HTV to appeal ruling in Road Runner case

Attorneys for television station HTV and its owner, Martin Folse, say they will appeal a Jefferson Parish judge’s decision allowing a suit for defamation, alleged by owners of a Houma convenience store, to proceed.

“We will initially file a writ application with the state’s 5th Circuit Court of Appeal,” said HTV’s attorney, Mary Ellen Roy.

In a ruling released last week, Jefferson Parish District Judge Nancy Miller said affidavits in the case file and oral argument made in her courtroom suggested that Folse “championed a smear campaign” against the Road Runner convenience store at La. Highway 311 and St. Charles Street, during a Nov. 10 airing of his news and public affairs show “Bayou Time.”

During the show, Folse supplied details of a dispute between Roadrunner clerk Sagar Simkhada and Houma neurosurgeon Phillip McAllister, over which type of chewing tobacco McAllister had ordered.

Folse told viewers that Simkhada – whom he did not refer to by name at the time – had made vulgar references about U.S. veterans.

Folse coupled that discussion with information about local convenience stores owned by Middle Eastern immigrants being involved in synthetic marijuana sales and using their money to fund terrorism abroad, urging his viewers to patronize stores that are owned by “Americans.”

As noted by Miller in her decision, Simkhada is a native of Nepal and the store is owned by a Vietnamese-American. On the show Folse reported that he was a “Middle Eastern male.”

Nepal is a Himalayan nation in southern Asia. Simkhada told The Times that he and his family are Buddhists.

Angry veterans and their supporters called in to the show, and announced that there would be a protest at the store the next day.

The store shut down during the protest, with participants waving flags and signs.

The attorney for the Road Runner store’s owners, Paul Carriere, claims in court papers that the broadcast damaged the store’s reputation and resulted in loss of business and other damages.

Utilizing a Louisiana statute that can be used to block lawsuits when they arise from protected speech issues, Roy argued on behalf of Folse that the suit should be dismissed because Folse’s words were spoken in a context of free expression, based on a topic of public concern, thus requiring protection.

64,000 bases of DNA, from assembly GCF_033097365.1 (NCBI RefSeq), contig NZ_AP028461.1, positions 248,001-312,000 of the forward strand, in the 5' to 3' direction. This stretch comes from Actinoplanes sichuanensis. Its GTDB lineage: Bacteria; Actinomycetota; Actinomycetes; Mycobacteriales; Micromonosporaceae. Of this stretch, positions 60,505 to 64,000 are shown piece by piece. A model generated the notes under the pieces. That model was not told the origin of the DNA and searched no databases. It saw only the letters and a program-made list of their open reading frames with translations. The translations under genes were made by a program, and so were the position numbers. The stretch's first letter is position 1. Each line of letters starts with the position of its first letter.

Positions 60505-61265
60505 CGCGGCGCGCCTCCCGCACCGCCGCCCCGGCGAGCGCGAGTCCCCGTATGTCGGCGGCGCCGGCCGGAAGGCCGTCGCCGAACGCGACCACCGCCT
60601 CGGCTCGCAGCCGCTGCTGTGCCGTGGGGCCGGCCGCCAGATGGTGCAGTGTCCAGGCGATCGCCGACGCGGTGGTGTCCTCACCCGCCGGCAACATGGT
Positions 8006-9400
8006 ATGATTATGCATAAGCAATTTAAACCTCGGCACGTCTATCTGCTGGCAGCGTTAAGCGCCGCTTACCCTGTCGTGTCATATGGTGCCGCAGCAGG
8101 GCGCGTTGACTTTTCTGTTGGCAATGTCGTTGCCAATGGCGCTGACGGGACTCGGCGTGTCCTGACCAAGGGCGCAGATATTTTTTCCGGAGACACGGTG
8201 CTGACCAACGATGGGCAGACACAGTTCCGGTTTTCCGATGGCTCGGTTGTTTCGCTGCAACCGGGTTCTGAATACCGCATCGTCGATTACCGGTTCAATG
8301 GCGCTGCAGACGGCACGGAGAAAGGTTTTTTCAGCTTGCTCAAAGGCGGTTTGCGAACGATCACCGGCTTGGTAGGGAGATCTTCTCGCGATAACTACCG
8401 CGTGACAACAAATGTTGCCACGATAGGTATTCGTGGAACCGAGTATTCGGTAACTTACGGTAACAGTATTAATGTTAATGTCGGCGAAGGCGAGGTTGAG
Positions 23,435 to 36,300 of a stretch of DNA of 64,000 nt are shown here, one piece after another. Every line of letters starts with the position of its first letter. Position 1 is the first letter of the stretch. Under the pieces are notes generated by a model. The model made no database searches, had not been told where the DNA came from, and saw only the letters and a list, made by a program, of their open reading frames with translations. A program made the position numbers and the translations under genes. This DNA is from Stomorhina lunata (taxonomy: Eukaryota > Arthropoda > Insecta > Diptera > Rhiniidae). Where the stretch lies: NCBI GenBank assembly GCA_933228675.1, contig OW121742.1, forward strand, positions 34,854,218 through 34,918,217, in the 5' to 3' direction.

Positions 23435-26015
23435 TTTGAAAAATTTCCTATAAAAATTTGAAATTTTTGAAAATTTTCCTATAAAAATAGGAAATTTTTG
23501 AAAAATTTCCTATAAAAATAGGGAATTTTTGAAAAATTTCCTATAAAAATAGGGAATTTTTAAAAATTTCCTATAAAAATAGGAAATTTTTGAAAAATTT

Carriere argued that the broadcast took a private conversation between Simkhada and McAllister and launched it into the public sphere.

Miller ruled that Folse “conflated” or mixed together his words about convenience stores selling illegal substances and funding terrorism with the tale of Simkhada and McAllister.

Folse’s argument for dismissal of the suit was dependent, Miller wrote, on a “strained parsing of the defamatory statements into isolated categories, and even individual sentences, in such a way as to make them seem unrelated to each other.”

“Breaking the statements into tiny isolated parts robs them of their meaning,” the decision states. “They were stated in a single breath and must be analyzed as such.”

Folse’s statements, Miller wrote, were presented as fact rather than opinion.

He was “unable to present any admissible evidence that Mr. Simkhada or the Road Runner convenience store engaged in, or were ever cited for the sale of synthetic marijuana, or that they were in any way connected to terrorism.”

Folse supplied a transcript of the show, which was placed in evidence.

Miller did uphold Folse’s attorneys’ objection to allegations of interfering with business relations and violation of Louisiana’s unfair trade practice law, suggesting that arguments in the case did not match the level required to uphold those.

In an editorial presented on HTV last week, Folse responded to the ruling, announcing plans to appeal.

“As this moves forward in the court system … it will need much insight by law enforcement officials, who have knowledge of many aspects of this lawsuit,” Folse said. “I have not been able to tell my story. There are pending criminal trials around the corner in Terrebonne Parish that share similar witnesses to those arrested in the 2013 drug busts … to comment and share information that would jeopardize a criminal investigation to save my own skin would not be proper. (But) I may soon be able to tell my side of the story in open court. We opted not to include some information that might be used to our benefit … now it will be our job to show what we have.”

Roy was asked for clarification Monday morning.

“As Folse alluded in his editorial, law enforcement investigators have confirmed that individuals allegedly have sold synthetic marijuana out of the Road Runner convenience store,” Roy said.

No arrests have been made at or in connection with that store concerning synthetic marijuana sales.

Records on file with the Louisiana Secretary of State show that the location has a shared history with individuals associated with stores where arrests were made in 2013 for synthetic marijuana sales, but indications are that they pre-date the acquisition of the store by its current owners, Trio Leasing, a Gretna company.

Folse’s attorneys have 30 days from the date of the decision to file the writ application.

The appeals court is not required to hear the case, but could if it chose to. If it does, then the facts as presented in Miller’s courtroom and in the file would be heard all over again.

A separate appeal of Miller’s decision – in which Folse’s lawyers would likely allege errors by the judge – may be filed within 60 days of the decision.

Folse has maintained on air and through his attorneys that his motivation in presenting the story were simple.

“I was defending veterans,” he said.

HTV owner Martin Folse leaves the 24th Judicial District courthouse in Gretna.